Keep Your Brain Young -- Take the Stairs

Okay.  So you wanna know the next news-breaking way to stay young?

Climb stairs.

That's just what a new study found at Concordia University.  Taking the stairs is normally associated with keeping your body strong and healthy. But new research shows that it improves your brain’s health too — and that education also has a positive effect, according to

Scientists at Concordia University’s Montreal-based PERFORM Centre have found that the more flights of stairs a person climbs, and the more years of school a person completes, the “younger” their brain physically appears.

The researchers found that brain age decreases by 0.95 years for each year of education, and by 0.58 years for every daily flight of stairs climbed — i.e., the stairs between two consecutive floors in a building.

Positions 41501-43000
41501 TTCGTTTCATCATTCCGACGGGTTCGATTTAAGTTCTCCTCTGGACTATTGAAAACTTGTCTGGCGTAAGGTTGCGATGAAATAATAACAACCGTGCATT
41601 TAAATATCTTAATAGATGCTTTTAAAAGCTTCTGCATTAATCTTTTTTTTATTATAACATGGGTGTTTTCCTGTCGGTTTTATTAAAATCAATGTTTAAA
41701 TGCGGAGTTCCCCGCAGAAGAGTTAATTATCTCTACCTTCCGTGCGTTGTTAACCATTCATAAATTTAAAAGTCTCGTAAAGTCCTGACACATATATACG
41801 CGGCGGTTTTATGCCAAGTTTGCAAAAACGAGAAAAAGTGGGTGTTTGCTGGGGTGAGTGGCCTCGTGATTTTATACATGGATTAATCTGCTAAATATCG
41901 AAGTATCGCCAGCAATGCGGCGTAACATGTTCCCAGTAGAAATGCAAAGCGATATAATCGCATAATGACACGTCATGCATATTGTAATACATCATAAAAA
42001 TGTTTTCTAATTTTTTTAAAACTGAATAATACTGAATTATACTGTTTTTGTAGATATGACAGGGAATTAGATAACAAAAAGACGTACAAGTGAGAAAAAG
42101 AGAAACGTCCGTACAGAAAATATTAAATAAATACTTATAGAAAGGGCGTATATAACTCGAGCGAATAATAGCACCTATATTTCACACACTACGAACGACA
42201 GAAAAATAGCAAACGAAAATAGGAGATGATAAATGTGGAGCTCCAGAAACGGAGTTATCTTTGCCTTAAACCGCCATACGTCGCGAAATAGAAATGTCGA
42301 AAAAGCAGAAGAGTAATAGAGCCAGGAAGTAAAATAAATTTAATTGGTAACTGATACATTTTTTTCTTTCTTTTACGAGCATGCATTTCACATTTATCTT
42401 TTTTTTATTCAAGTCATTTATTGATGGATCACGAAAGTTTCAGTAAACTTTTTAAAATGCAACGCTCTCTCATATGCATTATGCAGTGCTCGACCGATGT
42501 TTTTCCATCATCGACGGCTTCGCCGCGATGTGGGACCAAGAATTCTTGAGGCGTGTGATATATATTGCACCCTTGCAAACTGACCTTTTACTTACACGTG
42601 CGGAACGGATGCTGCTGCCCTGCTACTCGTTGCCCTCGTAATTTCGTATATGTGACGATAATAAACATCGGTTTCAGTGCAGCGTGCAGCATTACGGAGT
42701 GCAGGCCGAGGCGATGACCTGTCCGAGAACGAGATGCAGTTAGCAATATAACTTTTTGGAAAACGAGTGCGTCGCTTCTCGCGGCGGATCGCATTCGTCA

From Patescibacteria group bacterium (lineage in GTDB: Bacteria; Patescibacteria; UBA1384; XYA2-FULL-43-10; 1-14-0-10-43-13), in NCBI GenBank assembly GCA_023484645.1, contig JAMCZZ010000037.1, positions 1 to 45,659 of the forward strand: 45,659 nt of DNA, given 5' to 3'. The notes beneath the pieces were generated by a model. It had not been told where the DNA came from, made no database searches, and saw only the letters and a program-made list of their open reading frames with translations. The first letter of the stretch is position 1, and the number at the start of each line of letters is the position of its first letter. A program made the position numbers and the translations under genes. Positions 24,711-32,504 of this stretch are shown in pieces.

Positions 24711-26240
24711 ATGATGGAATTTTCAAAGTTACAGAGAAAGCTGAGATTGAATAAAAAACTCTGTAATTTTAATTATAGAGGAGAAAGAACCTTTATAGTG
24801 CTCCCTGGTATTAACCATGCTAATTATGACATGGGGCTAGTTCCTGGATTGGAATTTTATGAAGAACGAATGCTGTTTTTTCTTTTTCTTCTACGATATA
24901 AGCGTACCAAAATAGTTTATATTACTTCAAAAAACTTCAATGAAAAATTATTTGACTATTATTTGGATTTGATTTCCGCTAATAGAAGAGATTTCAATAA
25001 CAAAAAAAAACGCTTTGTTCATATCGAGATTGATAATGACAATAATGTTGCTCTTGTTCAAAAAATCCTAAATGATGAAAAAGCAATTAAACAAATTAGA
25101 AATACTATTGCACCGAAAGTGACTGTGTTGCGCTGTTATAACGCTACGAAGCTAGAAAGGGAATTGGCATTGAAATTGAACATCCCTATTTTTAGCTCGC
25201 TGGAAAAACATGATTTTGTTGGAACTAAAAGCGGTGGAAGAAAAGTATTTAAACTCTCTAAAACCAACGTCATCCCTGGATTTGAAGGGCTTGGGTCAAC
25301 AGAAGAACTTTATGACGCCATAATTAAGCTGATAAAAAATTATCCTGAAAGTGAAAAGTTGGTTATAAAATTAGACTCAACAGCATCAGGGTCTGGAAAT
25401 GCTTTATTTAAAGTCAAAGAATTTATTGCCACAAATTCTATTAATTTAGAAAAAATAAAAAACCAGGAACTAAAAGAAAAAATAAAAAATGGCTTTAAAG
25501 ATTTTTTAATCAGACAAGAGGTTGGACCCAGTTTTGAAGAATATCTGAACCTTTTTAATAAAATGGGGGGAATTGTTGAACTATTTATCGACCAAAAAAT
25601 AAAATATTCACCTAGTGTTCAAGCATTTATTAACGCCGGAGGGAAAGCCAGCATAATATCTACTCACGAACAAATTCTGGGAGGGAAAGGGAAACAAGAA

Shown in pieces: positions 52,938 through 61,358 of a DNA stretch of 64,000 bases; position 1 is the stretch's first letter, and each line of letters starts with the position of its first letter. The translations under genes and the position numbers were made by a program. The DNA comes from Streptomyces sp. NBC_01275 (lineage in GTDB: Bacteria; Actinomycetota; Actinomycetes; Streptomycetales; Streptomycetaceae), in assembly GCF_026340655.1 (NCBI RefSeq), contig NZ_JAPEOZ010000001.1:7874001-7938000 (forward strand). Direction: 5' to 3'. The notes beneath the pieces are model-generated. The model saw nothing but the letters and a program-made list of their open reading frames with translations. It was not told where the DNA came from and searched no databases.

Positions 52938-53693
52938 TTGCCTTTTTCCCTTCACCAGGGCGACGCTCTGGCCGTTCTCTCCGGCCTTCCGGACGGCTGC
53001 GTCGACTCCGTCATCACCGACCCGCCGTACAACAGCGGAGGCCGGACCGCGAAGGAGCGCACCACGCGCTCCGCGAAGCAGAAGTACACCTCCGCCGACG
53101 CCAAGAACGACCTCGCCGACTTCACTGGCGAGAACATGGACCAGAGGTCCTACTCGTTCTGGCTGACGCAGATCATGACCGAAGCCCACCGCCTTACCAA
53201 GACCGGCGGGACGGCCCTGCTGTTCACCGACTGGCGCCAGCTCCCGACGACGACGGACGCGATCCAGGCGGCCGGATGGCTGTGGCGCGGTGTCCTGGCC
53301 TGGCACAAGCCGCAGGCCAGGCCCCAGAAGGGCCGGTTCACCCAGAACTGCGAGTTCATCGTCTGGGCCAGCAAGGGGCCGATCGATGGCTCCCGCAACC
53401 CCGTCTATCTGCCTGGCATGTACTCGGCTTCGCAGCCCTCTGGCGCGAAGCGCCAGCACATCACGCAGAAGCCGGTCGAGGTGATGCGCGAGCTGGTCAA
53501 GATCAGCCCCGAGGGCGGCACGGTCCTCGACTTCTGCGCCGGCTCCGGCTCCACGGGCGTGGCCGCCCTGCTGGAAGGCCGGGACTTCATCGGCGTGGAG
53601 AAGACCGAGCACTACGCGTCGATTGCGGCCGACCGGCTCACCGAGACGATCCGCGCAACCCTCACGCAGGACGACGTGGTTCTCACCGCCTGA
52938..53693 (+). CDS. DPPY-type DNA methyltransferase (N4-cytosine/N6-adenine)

There already exist many ‘Take the stairs’ campaigns in office environments and public transportation centres, say researchers. This study now shows that older adults need to be doing this, too.  (And that goes for all the healthy people, both young and old, who have "handicapped" signs in their cars and jump out and race into the supermarket.  Sorry, a pet peeve.) 

I used to work at a large corporation where it was against the culture to take the elevator.  True, we only had three floors.  But taking them two or three times a day, traveling from one end of the building to the other, got to be tiresome.   However, when I took at job at another company, and the stairs were locked, I found that I missed that little spurt of activity during the day. 

Results were clear: the more flights of stairs climbed, and the more years of schooling completed, the younger the brain, the study found.

Researchers point out that this study shows that education and physical activity affect the difference between a physiological prediction of age and chronological age, and that people can actively do something to help their brains stay young.

It's simple.  And it works.  


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